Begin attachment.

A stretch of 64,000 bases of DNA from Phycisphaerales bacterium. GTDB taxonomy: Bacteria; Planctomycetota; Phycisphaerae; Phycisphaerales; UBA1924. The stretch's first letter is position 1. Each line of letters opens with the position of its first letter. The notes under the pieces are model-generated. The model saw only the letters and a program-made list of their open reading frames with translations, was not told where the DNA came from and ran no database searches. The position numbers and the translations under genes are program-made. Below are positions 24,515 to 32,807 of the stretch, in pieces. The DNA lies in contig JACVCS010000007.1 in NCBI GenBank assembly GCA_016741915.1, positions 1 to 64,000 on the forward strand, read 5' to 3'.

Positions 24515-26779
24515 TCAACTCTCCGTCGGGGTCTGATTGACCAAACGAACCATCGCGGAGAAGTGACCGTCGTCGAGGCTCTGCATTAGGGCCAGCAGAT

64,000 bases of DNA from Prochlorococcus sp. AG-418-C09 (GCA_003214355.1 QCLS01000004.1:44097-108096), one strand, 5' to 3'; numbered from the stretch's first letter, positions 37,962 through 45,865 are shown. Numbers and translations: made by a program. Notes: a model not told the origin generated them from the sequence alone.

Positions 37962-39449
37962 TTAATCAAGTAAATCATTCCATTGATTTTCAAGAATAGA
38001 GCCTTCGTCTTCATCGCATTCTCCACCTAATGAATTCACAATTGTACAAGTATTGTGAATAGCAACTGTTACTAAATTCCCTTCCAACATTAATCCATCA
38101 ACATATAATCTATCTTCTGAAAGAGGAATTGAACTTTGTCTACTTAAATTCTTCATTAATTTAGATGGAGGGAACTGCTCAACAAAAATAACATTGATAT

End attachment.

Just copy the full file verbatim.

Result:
A stretch of 64,000 bases of DNA from Phycisphaerales bacterium. GTDB taxonomy: Bacteria; Planctomycetota; Phycisphaerae; Phycisphaerales; UBA1924. The stretch's first letter is position 1. Each line of letters opens with the position of its first letter. The notes under the pieces are model-generated. The model saw only the letters and a program-made list of their open reading frames with translations, was not told where the DNA came from and ran no database searches. The position numbers and the translations under genes are program-made. Below are positions 24,515 to 32,807 of the stretch, in pieces. The DNA lies in contig JACVCS010000007.1 in NCBI GenBank assembly GCA_016741915.1, positions 1 to 64,000 on the forward strand, read 5' to 3'.

Positions 24515-26779
24515 TCAACTCTCCGTCGGGGTCTGATTGACCAAACGAACCATCGCGGAGAAGTGACCGTCGTCGAGGCTCTGCATTAGGGCCAGCAGAT

64,000 bases of DNA from Prochlorococcus sp. AG-418-C09 (GCA_003214355.1 QCLS01000004.1:44097-108096), one strand, 5' to 3'; numbered from the stretch's first letter, positions 37,962 through 45,865 are shown. Numbers and translations: made by a program. Notes: a model not told the origin generated them from the sequence alone.

Positions 37962-39449
37962 TTAATCAAGTAAATCATTCCATTGATTTTCAAGAATAGA
38001 GCCTTCGTCTTCATCGCATTCTCCACCTAATGAATTCACAATTGTACAAGTATTGTGAATAGCAACTGTTACTAAATTCCCTTCCAACATTAATCCATCA
38101 ACATATAATCTATCTTCTGAAAGAGGAATTGAACTTTGTCTACTTAAATTCTTCATTAATTTAGATGGAGGGAACTGCTCAACAAAAATAACATTGATAT